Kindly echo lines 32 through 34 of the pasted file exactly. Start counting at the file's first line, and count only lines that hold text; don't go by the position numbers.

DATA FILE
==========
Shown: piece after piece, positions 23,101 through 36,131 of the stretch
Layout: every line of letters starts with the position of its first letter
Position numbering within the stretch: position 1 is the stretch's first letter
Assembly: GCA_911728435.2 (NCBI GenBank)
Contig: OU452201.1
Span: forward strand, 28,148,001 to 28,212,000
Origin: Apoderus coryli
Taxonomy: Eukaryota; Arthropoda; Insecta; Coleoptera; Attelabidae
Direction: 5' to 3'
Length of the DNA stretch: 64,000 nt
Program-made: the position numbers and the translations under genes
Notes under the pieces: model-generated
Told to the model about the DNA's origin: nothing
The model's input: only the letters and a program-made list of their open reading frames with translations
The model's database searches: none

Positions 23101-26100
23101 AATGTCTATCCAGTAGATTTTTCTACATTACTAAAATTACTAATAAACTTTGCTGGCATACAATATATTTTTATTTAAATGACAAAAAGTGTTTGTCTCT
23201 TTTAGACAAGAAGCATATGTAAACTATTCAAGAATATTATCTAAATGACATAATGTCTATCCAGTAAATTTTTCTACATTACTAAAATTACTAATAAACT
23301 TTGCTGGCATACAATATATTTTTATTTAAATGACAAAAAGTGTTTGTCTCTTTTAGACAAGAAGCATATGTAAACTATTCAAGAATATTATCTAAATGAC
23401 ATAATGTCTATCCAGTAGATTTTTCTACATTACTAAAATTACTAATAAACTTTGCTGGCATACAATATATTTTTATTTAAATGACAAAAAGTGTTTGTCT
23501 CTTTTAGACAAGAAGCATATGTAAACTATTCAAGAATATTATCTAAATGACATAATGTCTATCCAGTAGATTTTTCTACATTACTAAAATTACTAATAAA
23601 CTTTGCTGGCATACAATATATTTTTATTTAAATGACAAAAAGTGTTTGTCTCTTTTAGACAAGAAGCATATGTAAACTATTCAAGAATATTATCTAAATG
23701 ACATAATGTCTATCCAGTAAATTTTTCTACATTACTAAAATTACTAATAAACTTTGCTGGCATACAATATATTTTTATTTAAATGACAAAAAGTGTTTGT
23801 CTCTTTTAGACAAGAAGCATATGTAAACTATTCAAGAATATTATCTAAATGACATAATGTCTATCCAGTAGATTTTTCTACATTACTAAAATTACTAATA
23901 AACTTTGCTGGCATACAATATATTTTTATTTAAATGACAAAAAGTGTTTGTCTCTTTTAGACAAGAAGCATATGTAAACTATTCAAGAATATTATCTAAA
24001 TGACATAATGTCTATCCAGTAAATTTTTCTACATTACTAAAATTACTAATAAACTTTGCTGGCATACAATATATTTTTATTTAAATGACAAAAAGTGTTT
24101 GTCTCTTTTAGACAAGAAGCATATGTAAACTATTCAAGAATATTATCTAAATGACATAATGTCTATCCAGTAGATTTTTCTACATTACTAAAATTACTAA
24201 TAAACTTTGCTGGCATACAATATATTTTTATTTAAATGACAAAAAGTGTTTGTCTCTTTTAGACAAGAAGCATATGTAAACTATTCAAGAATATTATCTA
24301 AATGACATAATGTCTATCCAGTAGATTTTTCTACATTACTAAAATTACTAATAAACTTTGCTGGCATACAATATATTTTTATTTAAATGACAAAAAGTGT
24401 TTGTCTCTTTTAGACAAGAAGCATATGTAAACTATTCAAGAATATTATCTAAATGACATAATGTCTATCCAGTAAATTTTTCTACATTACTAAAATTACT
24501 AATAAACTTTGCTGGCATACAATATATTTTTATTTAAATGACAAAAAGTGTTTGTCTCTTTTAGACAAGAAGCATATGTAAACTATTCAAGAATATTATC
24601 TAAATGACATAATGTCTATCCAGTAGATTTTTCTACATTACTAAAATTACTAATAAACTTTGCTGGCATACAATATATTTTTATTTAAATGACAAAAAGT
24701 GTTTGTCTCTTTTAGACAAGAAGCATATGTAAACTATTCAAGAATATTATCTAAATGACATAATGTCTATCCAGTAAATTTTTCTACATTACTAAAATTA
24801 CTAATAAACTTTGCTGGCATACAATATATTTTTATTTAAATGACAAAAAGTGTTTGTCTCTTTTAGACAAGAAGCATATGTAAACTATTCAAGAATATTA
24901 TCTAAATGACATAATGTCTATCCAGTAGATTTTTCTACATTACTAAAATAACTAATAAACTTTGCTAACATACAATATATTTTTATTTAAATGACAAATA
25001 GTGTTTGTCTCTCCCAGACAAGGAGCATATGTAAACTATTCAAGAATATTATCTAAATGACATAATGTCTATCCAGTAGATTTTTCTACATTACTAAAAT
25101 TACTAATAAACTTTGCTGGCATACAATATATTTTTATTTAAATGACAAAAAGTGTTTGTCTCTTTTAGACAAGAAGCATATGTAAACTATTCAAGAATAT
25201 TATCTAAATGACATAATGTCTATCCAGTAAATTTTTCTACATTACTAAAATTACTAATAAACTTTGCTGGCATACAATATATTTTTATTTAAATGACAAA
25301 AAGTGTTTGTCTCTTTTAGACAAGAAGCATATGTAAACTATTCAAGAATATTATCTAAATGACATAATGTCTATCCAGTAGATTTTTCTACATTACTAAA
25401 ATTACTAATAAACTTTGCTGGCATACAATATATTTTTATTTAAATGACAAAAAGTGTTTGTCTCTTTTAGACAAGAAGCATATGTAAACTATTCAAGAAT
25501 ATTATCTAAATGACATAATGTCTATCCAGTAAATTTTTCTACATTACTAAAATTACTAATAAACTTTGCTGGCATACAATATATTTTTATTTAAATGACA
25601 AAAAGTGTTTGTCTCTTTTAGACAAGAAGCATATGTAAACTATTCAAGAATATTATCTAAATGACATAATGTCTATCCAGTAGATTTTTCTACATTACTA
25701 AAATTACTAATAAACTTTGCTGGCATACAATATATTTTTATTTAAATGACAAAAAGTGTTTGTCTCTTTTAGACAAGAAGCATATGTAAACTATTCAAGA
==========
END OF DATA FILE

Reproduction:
24601 TAAATGACATAATGTCTATCCAGTAGATTTTTCTACATTACTAAAATTACTAATAAACTTTGCTGGCATACAATATATTTTTATTTAAATGACAAAAAGT
24701 GTTTGTCTCTTTTAGACAAGAAGCATATGTAAACTATTCAAGAATATTATCTAAATGACATAATGTCTATCCAGTAAATTTTTCTACATTACTAAAATTA
24801 CTAATAAACTTTGCTGGCATACAATATATTTTTATTTAAATGACAAAAAGTGTTTGTCTCTTTTAGACAAGAAGCATATGTAAACTATTCAAGAATATTA